Italian Prime Minister Matteo Renzi says that he regrets making the constitutional referendum too personal and about his government as polls show he may be heading for defeat.
On Sunday, Italian voters will go to the polls on Italy’s constitutional referendum which Prime Minister Matteo Renzi has staked his political career on winning. The referendum will ask voters whether or not they agree with reforms that would centralise the government and remove much of the power of the senate, reports Kurier.
Speaking at an election forum with the chief editor of the daily newspaper La Repubblica, Prime Minister Mario Calabresi said: “I have been focusing mainly on the political impact of the referendum on my government.” He reiterated what he considers the importance of the vote for the future of democracy in Italy, but also noted the impact it will have if he is defeated by “no” voters.
“On Sunday, it is not Matteo Renzi being voted for. The referendum will have an impact. A government is less important than a reform that could change Italy for the next 50 years,” he said and added, “Whether ‘Yes’, or ‘No’ wins, democracy will certainly win”.
As latest polls have shown, support for Mr. Renzi has deteriorated with the public looking for the result to be a defeat for the Italian leader. Some suggest that the loss, which would lead to his resignation, could spark a crisis within the European Union (EU) as many see a “No” vote in the referendum as a rejection of the EU itself and a path for the populist Five Star Movement (M5S) into power.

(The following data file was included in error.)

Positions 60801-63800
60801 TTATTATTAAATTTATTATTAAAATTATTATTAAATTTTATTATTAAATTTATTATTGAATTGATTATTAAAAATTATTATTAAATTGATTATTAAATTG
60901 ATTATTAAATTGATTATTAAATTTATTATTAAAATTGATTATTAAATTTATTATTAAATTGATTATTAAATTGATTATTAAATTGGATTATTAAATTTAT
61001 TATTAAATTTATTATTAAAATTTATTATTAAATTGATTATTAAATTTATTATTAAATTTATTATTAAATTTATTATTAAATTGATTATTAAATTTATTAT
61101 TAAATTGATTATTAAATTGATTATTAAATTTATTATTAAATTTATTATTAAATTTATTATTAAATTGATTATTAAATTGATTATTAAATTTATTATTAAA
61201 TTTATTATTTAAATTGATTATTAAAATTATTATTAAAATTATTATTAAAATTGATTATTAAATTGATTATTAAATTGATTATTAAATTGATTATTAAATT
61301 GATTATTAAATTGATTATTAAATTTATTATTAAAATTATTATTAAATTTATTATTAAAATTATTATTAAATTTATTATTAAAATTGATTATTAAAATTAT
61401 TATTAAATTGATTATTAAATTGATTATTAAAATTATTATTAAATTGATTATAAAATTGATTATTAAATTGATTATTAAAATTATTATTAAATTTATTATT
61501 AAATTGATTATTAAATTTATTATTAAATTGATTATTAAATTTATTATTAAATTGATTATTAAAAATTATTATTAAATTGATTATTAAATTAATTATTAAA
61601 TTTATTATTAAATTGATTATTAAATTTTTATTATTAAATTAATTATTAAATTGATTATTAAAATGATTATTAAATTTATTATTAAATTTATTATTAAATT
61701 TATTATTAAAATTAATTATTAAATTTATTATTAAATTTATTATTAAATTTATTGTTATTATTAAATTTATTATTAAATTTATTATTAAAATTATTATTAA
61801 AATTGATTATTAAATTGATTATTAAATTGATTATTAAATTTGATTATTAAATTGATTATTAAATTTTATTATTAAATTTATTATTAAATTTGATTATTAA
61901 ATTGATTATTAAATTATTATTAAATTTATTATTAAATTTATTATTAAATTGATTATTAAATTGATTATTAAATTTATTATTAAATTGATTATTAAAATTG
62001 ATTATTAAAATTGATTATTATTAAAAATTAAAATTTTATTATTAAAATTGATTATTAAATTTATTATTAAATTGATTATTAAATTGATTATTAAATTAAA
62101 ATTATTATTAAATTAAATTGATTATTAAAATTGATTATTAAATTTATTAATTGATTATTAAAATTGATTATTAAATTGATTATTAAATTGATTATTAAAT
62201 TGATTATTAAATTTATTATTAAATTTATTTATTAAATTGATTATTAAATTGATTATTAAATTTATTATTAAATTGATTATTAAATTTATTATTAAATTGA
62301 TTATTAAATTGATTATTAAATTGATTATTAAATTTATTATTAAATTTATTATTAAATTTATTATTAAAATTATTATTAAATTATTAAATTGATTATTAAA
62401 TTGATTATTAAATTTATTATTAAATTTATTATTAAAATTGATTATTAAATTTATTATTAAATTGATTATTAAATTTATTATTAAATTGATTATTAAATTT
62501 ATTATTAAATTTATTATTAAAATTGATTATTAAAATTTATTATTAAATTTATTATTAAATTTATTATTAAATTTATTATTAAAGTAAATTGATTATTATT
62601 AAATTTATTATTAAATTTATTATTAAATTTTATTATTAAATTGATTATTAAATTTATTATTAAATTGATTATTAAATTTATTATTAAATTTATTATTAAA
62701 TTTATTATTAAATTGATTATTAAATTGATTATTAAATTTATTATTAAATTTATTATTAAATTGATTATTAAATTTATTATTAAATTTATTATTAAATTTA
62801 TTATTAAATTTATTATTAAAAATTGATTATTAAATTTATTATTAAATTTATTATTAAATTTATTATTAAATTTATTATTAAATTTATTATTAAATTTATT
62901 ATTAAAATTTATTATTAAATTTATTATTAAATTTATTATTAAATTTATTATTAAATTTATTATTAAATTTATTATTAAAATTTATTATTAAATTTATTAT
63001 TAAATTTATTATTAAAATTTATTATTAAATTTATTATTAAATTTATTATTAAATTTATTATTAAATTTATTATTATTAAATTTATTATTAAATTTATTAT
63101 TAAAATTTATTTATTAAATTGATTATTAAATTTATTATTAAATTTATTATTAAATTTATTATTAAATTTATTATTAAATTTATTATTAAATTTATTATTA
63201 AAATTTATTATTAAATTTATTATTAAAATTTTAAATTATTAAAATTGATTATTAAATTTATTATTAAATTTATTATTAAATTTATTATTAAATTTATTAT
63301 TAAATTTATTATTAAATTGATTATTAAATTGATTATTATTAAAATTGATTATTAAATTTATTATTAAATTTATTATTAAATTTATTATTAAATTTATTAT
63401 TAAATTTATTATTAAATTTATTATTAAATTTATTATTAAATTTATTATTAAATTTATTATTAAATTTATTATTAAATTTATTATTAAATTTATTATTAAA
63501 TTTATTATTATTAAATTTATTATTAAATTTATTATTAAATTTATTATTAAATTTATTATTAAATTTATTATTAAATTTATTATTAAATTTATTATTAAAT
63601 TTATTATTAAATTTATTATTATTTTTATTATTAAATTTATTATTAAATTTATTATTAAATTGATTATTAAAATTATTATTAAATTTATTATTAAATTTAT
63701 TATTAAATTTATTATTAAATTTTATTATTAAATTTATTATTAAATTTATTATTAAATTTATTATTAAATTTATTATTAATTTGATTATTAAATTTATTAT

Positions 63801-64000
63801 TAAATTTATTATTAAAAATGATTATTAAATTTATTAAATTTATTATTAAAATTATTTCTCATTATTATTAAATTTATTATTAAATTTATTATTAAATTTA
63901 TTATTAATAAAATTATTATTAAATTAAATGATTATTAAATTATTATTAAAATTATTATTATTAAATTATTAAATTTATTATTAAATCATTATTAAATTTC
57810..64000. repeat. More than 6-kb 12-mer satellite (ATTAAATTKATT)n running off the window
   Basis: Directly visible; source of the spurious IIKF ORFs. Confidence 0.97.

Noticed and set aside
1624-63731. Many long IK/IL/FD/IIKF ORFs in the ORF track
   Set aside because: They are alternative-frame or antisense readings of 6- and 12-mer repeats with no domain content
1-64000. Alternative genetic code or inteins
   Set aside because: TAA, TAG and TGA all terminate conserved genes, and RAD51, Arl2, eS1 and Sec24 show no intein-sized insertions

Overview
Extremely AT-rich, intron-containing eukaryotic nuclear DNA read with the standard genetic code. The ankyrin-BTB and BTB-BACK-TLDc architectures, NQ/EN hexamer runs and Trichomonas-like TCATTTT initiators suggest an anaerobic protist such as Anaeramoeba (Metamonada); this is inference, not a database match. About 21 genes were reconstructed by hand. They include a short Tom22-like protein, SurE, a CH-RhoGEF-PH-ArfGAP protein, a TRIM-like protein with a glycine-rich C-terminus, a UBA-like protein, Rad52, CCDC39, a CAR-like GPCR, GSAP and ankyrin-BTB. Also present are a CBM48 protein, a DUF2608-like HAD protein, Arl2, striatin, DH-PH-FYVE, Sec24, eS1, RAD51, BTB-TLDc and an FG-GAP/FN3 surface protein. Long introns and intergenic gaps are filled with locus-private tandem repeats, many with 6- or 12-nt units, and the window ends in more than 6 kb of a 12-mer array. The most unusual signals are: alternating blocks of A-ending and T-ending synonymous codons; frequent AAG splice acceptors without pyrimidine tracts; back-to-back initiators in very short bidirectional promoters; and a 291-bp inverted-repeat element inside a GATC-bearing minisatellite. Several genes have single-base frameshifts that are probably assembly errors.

The Eurosceptic M5S has already achieved electoral success this year with the election of Virginia Raggi as mayor of Rome and Chiara Appendino elected mayor of Turin. Polls even show the movement, which grew out of a political blog authored by co-founder and leader Beppe Grillo, is close to becoming the most popular political force in the country and capable of forming a centre-right coalition government if new elections were to occur.
Italy, EMG poll:
— Europe Elects (@EuropeElects) November 29, 2016
The fate of the Eurozone could also come into play if Renzi loses on Sunday as the Italian banking crisis could escalate in the ensuing instability. Italy’s Banco Monte dei Paschi di Siena (MPS) has over $55 billion (£44 billion) in bad debt and is facing a collapse that could send shockwaves throughout the Italian economy and the broader European economy.
Due to EU regulations, the Italian government cannot bail the bank out and potential instability in the wake of the referendum could cause panic selling by investors and wipe out the little capital that is holding the bank together.